Dates and Timestamps

Dates in KG are typically given as an epoch timestamp, representing the number of seconds or milliseconds since 00:00:00 UTC on January 1, 1970. Such a date field will contain the following fields:

Field NameExample ValueField Description
strd2018-10-04T08:11:28A string representation of the given timestamp
precision4The arithmetic precision of the given timestamp.
timestamp1538640688000The number of seconds or milliseconds since 00:00:00 UTC on January 1, 1970. Which unit is used can be determined by examining the precision field. A value of 4 would indicate that the timestamp is in milliseconds, while a precision of 1 would indicate seconds

Here's an example in JSON:

"fieldXXX": {
  "str": "d2018-10-04T08:11:28",
  "precision": 4,
  "timestamp": 1538640688000
}

Crawl Timestamps

Each entity in the KG also includes a field that represents the last time that any of that entity’s origins were crawled and extracted. This field therefore represents the maximum possible freshness of any individual data point.

The name of the crawl timestamp field varies depending on the entity type. The table below explains which field name is associated with each entity type:

Entity TypeCrawl Timestamp Field Name
AdministrativeAreacrawlTimestamp
ArticlelastCrawlTime
DegreeEntitycrawlTimestamp
DiscussionlastCrawlTime
EventcrawlTimestamp
ImagelastCrawlTime
OrganizationcrawlTimestamp
PersoncrawlTimestamp
PostlastCrawlTime
ProductlastCrawlTime
SkillcrawlTimestamp
VideolastCrawlTime

Note that all crawl timestamps are represented in seconds.

Querying for Dates

Date Field Expansion

When referring to any date/timestamp field (not including crawl timestamps) in a query, if the timestamp subfield is omitted from the field specification, the field in the query will be expanded to include the timestamp subfield. For example, these two queries are equivalent, with the first being automatically expanded to the second:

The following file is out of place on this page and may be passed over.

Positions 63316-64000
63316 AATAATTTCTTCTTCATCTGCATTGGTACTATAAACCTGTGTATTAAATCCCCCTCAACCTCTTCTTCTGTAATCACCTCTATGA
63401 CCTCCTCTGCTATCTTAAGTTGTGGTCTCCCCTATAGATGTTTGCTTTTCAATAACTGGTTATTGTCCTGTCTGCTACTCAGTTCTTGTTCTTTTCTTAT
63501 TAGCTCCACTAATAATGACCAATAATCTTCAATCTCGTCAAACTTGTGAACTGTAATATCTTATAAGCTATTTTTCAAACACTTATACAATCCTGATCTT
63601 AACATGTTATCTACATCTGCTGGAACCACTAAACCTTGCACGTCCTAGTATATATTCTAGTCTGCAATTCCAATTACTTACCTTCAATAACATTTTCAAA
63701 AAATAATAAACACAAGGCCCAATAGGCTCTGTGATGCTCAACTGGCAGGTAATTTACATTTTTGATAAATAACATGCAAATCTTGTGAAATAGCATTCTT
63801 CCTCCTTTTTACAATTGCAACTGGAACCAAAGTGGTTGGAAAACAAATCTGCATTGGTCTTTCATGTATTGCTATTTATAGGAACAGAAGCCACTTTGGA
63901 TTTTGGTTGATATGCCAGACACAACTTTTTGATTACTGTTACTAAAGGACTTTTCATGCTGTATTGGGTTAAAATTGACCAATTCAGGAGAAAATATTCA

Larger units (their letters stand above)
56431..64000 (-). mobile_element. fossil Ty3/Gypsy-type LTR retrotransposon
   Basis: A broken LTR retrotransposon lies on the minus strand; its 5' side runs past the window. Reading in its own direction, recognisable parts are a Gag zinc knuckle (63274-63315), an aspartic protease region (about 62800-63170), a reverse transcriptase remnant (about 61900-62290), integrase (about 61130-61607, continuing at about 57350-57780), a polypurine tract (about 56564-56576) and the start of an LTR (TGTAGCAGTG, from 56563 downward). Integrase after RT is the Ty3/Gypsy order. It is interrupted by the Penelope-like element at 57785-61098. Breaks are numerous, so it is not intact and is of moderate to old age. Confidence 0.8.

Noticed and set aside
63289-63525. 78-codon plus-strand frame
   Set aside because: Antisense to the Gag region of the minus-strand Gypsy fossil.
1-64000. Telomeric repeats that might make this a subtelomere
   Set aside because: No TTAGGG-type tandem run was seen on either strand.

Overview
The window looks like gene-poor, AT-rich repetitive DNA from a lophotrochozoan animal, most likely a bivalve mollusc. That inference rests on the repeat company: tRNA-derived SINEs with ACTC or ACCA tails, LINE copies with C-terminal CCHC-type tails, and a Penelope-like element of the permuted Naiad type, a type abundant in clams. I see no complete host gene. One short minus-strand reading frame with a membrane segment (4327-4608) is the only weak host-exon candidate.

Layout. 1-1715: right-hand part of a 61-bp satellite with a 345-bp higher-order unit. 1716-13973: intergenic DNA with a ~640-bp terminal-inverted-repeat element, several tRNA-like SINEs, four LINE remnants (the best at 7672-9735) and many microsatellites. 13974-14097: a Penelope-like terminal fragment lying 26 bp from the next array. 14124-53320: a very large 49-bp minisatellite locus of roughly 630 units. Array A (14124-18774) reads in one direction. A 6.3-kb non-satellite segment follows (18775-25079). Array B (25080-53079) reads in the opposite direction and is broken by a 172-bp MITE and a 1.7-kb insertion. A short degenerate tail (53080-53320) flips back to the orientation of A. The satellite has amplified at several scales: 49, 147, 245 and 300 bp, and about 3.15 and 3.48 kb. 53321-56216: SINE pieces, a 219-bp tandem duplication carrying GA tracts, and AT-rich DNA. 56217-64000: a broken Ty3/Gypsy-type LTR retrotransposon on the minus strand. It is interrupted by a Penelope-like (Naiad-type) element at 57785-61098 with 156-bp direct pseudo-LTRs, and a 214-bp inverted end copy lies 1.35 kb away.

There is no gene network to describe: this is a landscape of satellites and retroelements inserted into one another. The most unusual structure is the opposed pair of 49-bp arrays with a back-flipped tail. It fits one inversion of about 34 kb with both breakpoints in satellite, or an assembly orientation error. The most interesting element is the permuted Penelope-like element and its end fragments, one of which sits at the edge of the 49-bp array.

Epoch vs. Date Literal

You can represent a timestamp in a query using an Epoch timestamp, in either milliseconds or seconds, given as an integer.

Example (these 2 queries are equivalent):

Timestamps can also be represented as a literal date string (a “Date Literal”) with one of the following formats:

  • MM-dd-yyyy (ex. "08-01-2015")
  • MM/dd/yyyy (ex. "08/01/2015")
  • yyyy-MM-dd (ex. "2015-08-01")
  • yyyy/MM/dd (ex. "2015/08/01")

For example, to view all organizations that were founded on New Years Day in the year 2000, we could query:
type:Organization foundingDate:"01/01/2000"

Note that equivalent min/max and greater/less than expressions can be used interchangeably, whether we are using an epoch timestamp or a Date Literal to represent the timestamp in our query. For example, these 4 queries are all equivalent:

Special Time Period Literals

For a Crawl Timestamp, or for the date field of an Article entity, we can use a Time Period Literal to represent some length of time. A Time Period Literal consists of a numeric value and a unit specifier. For example, the Time Period Literal "4h" represents 4 hours. These are the time units that are supported:

  • s: seconds
  • m: minutes
  • h: hours
  • d: days
  • w: weeks
  • y: 365 days

Example: To find all Articles that were published at least 4 hours ago:

type:Article date>=4h

Example: To find all Articles for which any origin was crawled within the last 4 hours:

type:Article lastCrawlTime<=4h

Example: To find all Organizations for which any origin was crawled within the last 365 days:

type:Organization crawlTimestamp<=1y

Special handling for Article date field

Every Article entity has a date field representing the publication date of the article. We can reference this field as either date or date.str in our DQL query.

For example, to find articles published after March 1, 2022:

type:Article date>"2022-03-01"


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